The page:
Tony Cornero aboard the Lux
So back to L.A. Cornero went. And in 1938 he bought two ships, the SS Rex and the SS Tango and converted them into gambling boats. By running them outside the legal limit he could skirt US law. The ships included gourmet chefs, gunmen to keep the peace, waiters, waitresses and—wait for it—orchestras. And that’s where Bobby and the Booker ‘Boom-Boom’ Taylor Orchestra come in.


Cornero was a constant thorn in the side of authorities, but things went along swimmingly until The Battle of Santa Monica Bay—yeah, that’s a real thing. The authorities tried raiding the ships. The Rex held them off for nine days, but eventually lost and Cornero, to make a long story short, hightailed it back to Vegas, where he built the Stardust Casino and Hotel, which I stayed at many times. At the time, way back when, I knew it was mob-connected, but I didn’t know then about the Cornero connection, which I find intriguing.

The Battle of Santa Monica Bay
And, of course, some pivotal scenes in The Blues Don’t Care are set on the Apollo, just a water taxi ride from the Santa Monica Pier:

“A fine briny mist bit Bobby’s skin as he waited in the throng of people on the Santa Monica Pier for the water taxi that would take him to the gambling ship Apollo. The little cartoon-like ‘Kilroy Was Here’ drawing glared at him from the water taxi shack. Kilroy was everywhere these days. He had to shield his eyes from the fiery late afternoon sun, wished he had a pair of sunglasses. Only movie stars and musicians wore sunglasses. Maybe he’d get a pair of shades.”

Below, Bobby describes seeing the Apollo’s ballroom for the first time:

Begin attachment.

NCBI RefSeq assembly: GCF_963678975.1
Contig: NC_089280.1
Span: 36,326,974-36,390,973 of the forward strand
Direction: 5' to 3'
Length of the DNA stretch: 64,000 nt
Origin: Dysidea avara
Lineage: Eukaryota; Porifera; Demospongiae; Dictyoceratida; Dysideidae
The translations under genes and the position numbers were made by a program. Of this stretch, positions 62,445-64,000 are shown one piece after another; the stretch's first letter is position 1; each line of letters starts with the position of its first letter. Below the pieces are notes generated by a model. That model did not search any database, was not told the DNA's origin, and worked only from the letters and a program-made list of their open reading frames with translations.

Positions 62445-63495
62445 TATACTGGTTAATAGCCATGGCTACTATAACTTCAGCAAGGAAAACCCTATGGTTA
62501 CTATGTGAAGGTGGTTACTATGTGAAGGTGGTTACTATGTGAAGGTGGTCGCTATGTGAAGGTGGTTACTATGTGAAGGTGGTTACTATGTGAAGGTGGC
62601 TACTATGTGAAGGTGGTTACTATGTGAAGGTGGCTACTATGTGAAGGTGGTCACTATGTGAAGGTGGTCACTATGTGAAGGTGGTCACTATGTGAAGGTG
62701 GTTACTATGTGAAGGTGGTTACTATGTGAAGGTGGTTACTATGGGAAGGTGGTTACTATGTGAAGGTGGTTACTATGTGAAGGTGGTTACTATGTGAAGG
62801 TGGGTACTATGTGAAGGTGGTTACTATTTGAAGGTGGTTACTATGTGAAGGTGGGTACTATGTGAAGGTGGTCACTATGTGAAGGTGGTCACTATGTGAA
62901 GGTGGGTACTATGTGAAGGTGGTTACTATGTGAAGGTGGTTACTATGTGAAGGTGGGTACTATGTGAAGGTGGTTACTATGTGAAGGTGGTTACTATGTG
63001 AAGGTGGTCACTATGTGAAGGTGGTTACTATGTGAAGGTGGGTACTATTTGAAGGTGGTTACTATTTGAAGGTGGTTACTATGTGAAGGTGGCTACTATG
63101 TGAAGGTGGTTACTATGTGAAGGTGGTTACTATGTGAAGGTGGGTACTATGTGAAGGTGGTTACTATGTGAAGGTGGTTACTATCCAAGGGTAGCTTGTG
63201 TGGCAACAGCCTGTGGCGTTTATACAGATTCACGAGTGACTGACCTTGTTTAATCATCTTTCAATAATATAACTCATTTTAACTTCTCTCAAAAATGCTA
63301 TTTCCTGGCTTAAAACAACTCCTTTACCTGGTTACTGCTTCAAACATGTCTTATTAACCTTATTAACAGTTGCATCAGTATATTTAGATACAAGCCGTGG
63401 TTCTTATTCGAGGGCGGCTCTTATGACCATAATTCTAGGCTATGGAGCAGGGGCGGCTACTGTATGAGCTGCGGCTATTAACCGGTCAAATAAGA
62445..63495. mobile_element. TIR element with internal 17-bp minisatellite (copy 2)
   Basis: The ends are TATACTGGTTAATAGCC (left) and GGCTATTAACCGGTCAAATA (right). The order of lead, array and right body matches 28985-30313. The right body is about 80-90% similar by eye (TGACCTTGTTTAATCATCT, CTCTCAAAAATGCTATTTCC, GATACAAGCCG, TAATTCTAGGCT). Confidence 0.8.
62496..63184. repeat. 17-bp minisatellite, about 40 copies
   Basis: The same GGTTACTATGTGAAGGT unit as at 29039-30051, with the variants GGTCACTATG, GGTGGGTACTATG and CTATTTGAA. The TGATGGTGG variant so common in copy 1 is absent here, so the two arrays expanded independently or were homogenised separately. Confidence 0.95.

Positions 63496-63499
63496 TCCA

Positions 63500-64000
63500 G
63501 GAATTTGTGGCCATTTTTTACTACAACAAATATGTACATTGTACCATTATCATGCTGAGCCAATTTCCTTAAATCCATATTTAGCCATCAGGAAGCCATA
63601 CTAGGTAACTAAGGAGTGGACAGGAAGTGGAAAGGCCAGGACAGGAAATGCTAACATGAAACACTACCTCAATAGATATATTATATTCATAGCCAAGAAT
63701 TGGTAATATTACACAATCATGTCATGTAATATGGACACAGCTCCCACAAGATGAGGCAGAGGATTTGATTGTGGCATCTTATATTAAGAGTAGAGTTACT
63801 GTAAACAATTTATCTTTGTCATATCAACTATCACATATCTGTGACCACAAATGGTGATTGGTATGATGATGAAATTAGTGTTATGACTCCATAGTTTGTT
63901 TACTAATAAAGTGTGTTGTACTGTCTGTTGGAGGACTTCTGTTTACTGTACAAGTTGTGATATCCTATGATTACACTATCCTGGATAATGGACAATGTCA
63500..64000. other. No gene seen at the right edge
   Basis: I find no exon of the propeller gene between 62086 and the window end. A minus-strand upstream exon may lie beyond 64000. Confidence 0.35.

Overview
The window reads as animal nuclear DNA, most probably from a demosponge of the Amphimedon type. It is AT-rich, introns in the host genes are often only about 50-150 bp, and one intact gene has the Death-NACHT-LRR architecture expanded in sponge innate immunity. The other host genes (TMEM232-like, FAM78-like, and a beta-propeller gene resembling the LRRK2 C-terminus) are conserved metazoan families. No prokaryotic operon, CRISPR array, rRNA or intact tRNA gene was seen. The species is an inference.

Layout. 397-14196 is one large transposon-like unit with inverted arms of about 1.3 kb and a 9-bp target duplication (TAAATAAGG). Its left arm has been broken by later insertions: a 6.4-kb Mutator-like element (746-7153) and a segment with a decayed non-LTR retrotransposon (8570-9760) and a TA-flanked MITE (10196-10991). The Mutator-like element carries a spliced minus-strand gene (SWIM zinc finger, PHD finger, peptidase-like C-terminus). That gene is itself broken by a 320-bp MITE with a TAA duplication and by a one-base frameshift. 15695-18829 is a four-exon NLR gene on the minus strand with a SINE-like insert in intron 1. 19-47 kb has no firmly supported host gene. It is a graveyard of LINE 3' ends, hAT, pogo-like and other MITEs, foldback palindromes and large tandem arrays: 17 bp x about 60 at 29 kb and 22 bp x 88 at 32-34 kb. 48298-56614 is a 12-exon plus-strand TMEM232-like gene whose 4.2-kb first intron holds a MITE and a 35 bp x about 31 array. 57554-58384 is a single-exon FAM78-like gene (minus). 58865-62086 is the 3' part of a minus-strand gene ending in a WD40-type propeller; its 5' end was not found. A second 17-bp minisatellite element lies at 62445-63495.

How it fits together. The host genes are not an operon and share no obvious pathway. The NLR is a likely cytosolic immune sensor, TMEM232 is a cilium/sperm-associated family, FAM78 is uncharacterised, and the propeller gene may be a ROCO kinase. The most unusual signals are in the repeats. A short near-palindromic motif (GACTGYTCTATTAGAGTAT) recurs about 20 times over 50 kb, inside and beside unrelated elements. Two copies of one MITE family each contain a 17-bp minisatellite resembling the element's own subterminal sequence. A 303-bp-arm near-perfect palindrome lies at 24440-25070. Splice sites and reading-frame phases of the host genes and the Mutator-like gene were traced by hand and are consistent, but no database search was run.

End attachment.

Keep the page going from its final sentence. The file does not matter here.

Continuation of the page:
“Bobby peered over the sea of faces in the ballroom—white faces in expensive suits and chic dresses. The Apollo wasn’t the biggest or fanciest or the most seaworthy ship in the world. But if she went down, half of Hollywood, the Los Angeles political establishment, and business movers and shakers in the Southland would disappear into Davy Jones’ Locker. That didn’t stop the people who ran her—gangsters everyone knew—from decking out the main ballroom as if it were Versailles. The ceiling was tall and sparkled with lights under a false ceiling with a gauzy, azure-painted sky. Below it, the dance floor in the center of the room, surrounded by gambling tables—craps, roulette, blackjack, and the like. And in rows behind the gambling tables, dining tables.”

The La La Land gambling ships also make appearances in one of my favorite books and a movie from one of my favorite series.

Raymond Chandler talks about them in Farewell, My Lovely. In the novel, Philip Marlowe is told that Moose Malloy might be hiding out on one of the gambling ships outside the three mile limit. Marlowe sneaks aboard and persuades Brunette, the gangster who runs the ship, to get a message to Malloy. Farewell, My Lovely was made into the movie Murder, My Sweet (1944). The 1942 B movie The Falcon Takes Over is also based on the plot. And in 1975 Robert Mitchum starred in a remake.

And much of Song of the Thin Man, the last Thin Man movie (co-written by my friend Nat Perrin) is partially set on one of the ships. A benefit is happening on the gambling ship Fortune. The bandleader is murdered. Guess who has to figure it out. Song of the Thin Man should be called Farewell, My Thin Man as it’s the last in the series and unfortunately not the best by far, but it has its moments.

Mr. Lucky
Another movie that takes place on a gambling ship is the Cary Grant-Larraine Day flick Mr. Lucky. Not his best, but I like it. And you can check out my close encounter of the first kind with Cary Grant at my website.
The book was released yesterday. Hope you’ll want to check it out. Here’s what some people are saying about it:

"This is a beautifully noirish book, set firmly in the dark days of wartime and offering a sharp insight into the life and times of Los Angeles, 1940s style. Yes, it’s a mystery thriller, but The Blues Don’t Care is so much more than that, with historic detail, chutzpah, a cast of hugely entertaining characters, a really unusual protagonist and, best of all, a cracking soundtrack too."
    —DeathBecomesHer, CrimeFictionLover.com

“Award-winning author Paul D. Marks hits it out of the park with this finely-written novel bringing WWII-era L.A. alive with memorable characters, scents, descriptions, and most of all, jazz. Highly recommended.”